The design of the ion injection line connecting the electron beam ion source (EBIS) charge breeder and the Californium Rare Isotope Breeder Upgrade radio frequency quadrupole cooler-buncher at the Argonne Tandem Linear Accelerator System was investigated with particle tracking simulations. The injection line was configured to accommodate several differential pumping sections, individual optical components were optimized to minimize emittance growth, and the ion beam parameters were matched with the EBIS electron beam acceptance to minimize losses upon injection.

  16. Completion of the ATLAS ECR-I ion source upgrade project

    NASA Astrophysics Data System (ADS)

    Moehs, D. P.; Vondrasek, R.; Scott, R. H.; Pardo, R. C.; Montgomery, J. M.

    2002-02-01

    A new 10 GHz electron cyclotron resonance ion source (ECRIS) has been constructed and commissioned for the ATLAS accelerator. This new source replaces the original ATLAS ECRIS that has been in operations since 1987. The goal of this upgrade project was to significantly improve the source performance while maintaining maximum operational flexibility for solid material feeds. The new source design includes a large magnetic-field gradient, aluminum plasma chamber, and bias disk following modern ECRIS design concepts. Eight solenoid coils from the original source along with a new iron yoke form the magnetic mirror. Hall Probe measurements showed the axial B field to be within 1% of the POISSON design model calculated at 400 A per coil. The injection and extraction mirror ratios are approximately 4.4 and 2.9, respectively, with a minimum field of 3.0 kG. A new aluminum plasma chamber houses the NdFeB hexapole magnets, which are encased in austenitic stainless steel to allow for direct water cooling. An open hexapole configuration provides six radial access ports, 1.7 cm×4.1 cm, to the plasma chamber for solid material feeds and vacuum pumping at an estimated rate of 20 l/s per radial port. Measurements of the hexapole field near the plasma chamber wall, 4 cm in radius, were within 13% of the designed B field of 9.3 and 5.7 kG along the poles and pole gaps, respectively. The first plasma in the new source was obtained on October 10, 2000. Already it has exceeded the best 16O6+ beam current obtained from the original ECR-I by a factor of roughly 2.3, achieving 140 e μA with a biased disk. The source is back in regular operation and ATLAS experiment runs have been performed with He, O, Ar, Kr, Ni, and Zr.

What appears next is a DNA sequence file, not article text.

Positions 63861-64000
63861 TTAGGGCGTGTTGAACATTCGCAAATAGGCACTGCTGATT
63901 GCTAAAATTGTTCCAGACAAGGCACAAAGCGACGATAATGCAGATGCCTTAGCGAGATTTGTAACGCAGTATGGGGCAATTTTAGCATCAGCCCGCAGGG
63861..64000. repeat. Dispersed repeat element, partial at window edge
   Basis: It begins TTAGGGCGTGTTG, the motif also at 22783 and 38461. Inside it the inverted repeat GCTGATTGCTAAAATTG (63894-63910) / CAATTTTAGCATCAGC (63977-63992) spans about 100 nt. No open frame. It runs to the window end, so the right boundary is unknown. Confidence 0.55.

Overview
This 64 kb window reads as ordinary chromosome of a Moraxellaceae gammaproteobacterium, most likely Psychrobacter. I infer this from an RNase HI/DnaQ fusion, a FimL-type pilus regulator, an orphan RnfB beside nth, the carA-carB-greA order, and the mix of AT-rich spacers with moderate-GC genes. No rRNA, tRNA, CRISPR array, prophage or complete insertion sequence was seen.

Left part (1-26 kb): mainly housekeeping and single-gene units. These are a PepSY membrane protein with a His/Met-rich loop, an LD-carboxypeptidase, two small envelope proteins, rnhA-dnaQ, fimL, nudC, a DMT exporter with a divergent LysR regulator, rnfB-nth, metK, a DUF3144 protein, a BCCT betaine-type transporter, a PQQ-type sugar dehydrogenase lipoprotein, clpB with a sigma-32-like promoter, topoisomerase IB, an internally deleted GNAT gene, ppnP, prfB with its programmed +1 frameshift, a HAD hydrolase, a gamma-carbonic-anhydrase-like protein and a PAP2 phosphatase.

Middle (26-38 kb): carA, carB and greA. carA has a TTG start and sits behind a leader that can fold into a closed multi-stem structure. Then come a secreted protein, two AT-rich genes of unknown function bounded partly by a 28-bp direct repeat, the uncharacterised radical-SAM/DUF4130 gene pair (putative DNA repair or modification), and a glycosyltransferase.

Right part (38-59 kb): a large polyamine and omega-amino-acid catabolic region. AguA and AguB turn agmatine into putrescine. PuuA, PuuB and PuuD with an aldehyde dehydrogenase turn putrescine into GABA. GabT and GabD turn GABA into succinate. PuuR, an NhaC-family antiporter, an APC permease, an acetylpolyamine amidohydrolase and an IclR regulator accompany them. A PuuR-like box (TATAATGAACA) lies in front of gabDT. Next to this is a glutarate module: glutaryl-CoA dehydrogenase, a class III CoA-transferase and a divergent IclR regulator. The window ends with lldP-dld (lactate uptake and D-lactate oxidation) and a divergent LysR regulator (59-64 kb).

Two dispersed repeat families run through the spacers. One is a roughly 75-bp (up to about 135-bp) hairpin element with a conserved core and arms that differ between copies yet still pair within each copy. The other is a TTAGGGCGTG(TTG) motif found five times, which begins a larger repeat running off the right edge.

17. Simulation and design of an electron beam ion source charge breeder for the californium rare isotope breeder upgrade

    NASA Astrophysics Data System (ADS)

    Dickerson, Clayton; Mustapha, Brahim; Pikin, Alexander; Kondrashev, Sergey; Ostroumov, Peter; Levand, Anthony; Fischer, Rick

    2013-02-01

    An electron beam ion source (EBIS) will be constructed and used to charge breed ions from the californium rare isotope breeder upgrade (CARIBU) for postacceleration into the Argonne tandem linear accelerator system (ATLAS). Simulations of the EBIS charge breeder performance and the related ion transport systems are reported. Propagation of the electron beam through the EBIS was verified, and the anticipated incident power density within the electron collector was identified. The full normalized acceptance of the charge breeder with a 2 A electron beam, 0.024πmmmrad for nominal operating parameters, was determined by simulating ion injection into the EBIS. The optics of the ion transport lines were carefully optimized to achieve well-matched ion injection, to minimize emittance growth of the injected and extracted ion beams, and to enable adequate testing of the charge bred ions prior to installation in ATLAS.

  18. Upgrade of the beam extraction system of the GTS-LHC electron cyclotron resonance ion source at CERN.

    PubMed

    Toivanen, V; Bellodi, G; Dimov, V; Küchler, D; Lombardi, A M; Maintrot, M

    2016-02-01

    Linac3 is the first accelerator in the heavy ion injector chain of the Large Hadron Collider (LHC), providing multiply charged heavy ion beams for the CERN experimental program. The ion beams are produced with GTS-LHC, a 14.5 GHz electron cyclotron resonance ion source, operated in afterglow mode. Improvement of the GTS-LHC beam formation and beam transport along Linac3 is part of the upgrade program of the injector chain in preparation for the future high luminosity LHC. A mismatch between the ion beam properties in the ion source extraction region and the acceptance of the following Low Energy Beam Transport (LEBT) section has been identified as one of the factors limiting the Linac3 performance. The installation of a new focusing element, an einzel lens, into the GTS-LHC extraction region is foreseen as a part of the Linac3 upgrade, as well as a redesign of the first section of the LEBT. Details of the upgrade and results of a beam dynamics study of the extraction region and LEBT modifications will be presented.